Soft Tissue Infections : Ampicillin is indicated in the above infections when caused by one or more of the following organisms, Streptococci, pneumococci, penicillin G-sensitive staphylococci, enterococci, Haemophilus influenzae, Escherichia coli, Proteus mirabilis, Neisseria gonorrhoeae, N. meningitidis, Shigella, Salmonella typhosa and other Salmonella species.

 

CONTRA INDICATIONS

Patients known to be hypersenstivie to ampicilin or penicillins should be given an antibiotic of another class. Ampicillin should preferably not be given to patients with infectious mononucleosis since they are especially susceptible to ampicillin induced skin rashes, patients with lymphatic leukaemia and patients with hyperuricaemia being treated with allopurinol may also be at increased risk of developing skin rashes.

 

SIDE EFFECTS / ADVERSE EFFECTS

Hypersensitivity reactions are the most common side effects and are either

a) Urticaria ( typical of penicillin hypersensitivity )

b) Maculopapulor eruptions ( characteristic of ampicillin appears about 5 days after treatment has finished )

 

Rashes are more likely to occur in patients with history of allergy, asthma, hay fever, urticaria, infectious mononucleosis and those who have previously demonstrated hypersensitivity to penicillin. Rashes caused by ampicillin may be toxic rather than allergic origin as caused by benzylpenicillina and not necessarily a contra-indication to future treatment with ampicillin or another penicillin.

 

Gastrointestinal side-effects such as glossitis, stomatitis, black hairy tongue, nausea, vomiting, diarrhoea and puritus can also occur with oral ampicillin therapy.

 

As true with all antibiotics super-infections may occur. This incidence is more associated with oral administration but may also occur with parenteral administration. Rarely disorders of blood may occur and increases in serum transaminase concentrations have occasionally been reported.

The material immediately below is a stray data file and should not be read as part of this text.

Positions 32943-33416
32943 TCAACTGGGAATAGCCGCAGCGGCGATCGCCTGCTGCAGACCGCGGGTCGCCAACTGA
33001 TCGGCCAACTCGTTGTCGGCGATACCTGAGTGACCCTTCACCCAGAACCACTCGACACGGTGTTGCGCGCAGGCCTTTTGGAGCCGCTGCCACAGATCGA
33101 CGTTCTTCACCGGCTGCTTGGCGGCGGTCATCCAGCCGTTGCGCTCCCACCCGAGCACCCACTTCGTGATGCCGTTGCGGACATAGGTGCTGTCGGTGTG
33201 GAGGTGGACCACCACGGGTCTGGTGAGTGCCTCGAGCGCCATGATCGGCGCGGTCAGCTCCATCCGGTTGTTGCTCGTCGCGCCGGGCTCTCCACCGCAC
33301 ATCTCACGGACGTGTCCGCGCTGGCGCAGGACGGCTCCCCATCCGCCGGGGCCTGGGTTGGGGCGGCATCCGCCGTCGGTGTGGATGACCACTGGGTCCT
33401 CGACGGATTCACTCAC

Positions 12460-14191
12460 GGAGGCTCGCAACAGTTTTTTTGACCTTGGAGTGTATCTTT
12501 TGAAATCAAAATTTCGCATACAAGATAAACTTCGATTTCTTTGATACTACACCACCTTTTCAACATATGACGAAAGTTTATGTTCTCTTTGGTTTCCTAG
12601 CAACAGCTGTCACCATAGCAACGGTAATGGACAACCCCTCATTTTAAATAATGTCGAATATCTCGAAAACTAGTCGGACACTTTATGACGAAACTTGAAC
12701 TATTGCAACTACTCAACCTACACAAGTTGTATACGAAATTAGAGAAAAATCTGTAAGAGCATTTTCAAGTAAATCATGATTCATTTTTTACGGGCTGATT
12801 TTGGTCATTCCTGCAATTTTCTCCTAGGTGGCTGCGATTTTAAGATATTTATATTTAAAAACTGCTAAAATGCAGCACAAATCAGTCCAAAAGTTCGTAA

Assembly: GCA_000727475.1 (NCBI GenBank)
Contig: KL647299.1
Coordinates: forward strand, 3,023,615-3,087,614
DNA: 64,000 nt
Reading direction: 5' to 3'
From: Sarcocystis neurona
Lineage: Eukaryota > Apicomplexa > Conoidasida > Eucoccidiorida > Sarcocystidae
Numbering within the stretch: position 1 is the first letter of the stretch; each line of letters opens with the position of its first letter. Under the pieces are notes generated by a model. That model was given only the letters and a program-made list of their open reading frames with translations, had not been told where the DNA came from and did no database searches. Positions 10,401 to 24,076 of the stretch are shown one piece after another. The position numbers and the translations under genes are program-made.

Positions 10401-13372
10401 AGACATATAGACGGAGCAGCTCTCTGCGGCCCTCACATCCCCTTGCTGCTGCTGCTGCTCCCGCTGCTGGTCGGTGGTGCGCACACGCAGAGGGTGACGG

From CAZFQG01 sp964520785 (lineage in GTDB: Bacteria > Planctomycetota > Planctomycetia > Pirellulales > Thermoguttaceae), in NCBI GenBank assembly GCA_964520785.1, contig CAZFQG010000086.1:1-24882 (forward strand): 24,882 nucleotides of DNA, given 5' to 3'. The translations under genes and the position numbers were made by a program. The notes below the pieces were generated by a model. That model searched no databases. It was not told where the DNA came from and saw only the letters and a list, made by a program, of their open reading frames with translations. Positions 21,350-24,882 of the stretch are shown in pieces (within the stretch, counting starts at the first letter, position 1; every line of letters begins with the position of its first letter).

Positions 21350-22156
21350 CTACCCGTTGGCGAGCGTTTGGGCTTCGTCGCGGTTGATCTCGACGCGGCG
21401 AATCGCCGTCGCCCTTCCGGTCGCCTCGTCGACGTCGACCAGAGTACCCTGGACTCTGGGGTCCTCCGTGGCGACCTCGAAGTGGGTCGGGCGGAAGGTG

Serious and occasionally fatal anaphylactoid reactions have been reported in patients receiving penicillin therapy. It is more frequent following parenteral therapy but may also occur with oral therapy.

 

PRECAUTIONS / WARNINGS

Precaution

1. Caution with cross-sensitivity of ampicillin with cephalosporins, griseofluvin, penicillamine, and other types of penicillins

 

2. Cautiously used when the following medical problems exist

i) History of gastrointestinal disease, especially ulcerative colitis, regional enteritis, or antibiotic-associated colitis.

ii) Infectious monocucleosis / cytomegalomonouclonais / lymphatic leukemia / lymphosarcoma.

iii) Impaired renal function

     The dosage of ampicillin will need to be reduced in patients with marked renal impairment.

iv) Interstitial Nephritis

     Ampicillin should be avoided in patients who have experienced acute interstitial nephritis as a result of antibiotic therapy.

v) Allergic diathesis

    Extreme caution should be used in the treatment of patients with an allergic diathesis.

vi) Pseudomembranous colitis

The use of ampicillin can lead to the development of severe colitis as a result of colorisation with a toxin-producing organism. The colitis an be fatal and must be treated promptyly.

 

If significant diarrhoea occurs ampicillin should be discontinued. This may be sufficient treatment in the early stages although cholestyramine orally may help by binding the toxin to the colonic lumen. In severe cases oral vancomycin 250mg 6 hourly for 5-10 days has proved effective. Parenteral vancomycin is not effective

 

3. SupraInfection : Suprainfection with other mycotic organisms or bacteria may occur during therapy and if it occurs, discontinued ampicillin and substitute with appropriate treatment.

 

4. Prolonged Therapy : as with any potent agent, periodic assessment of organ function should be made during prolonged therapy.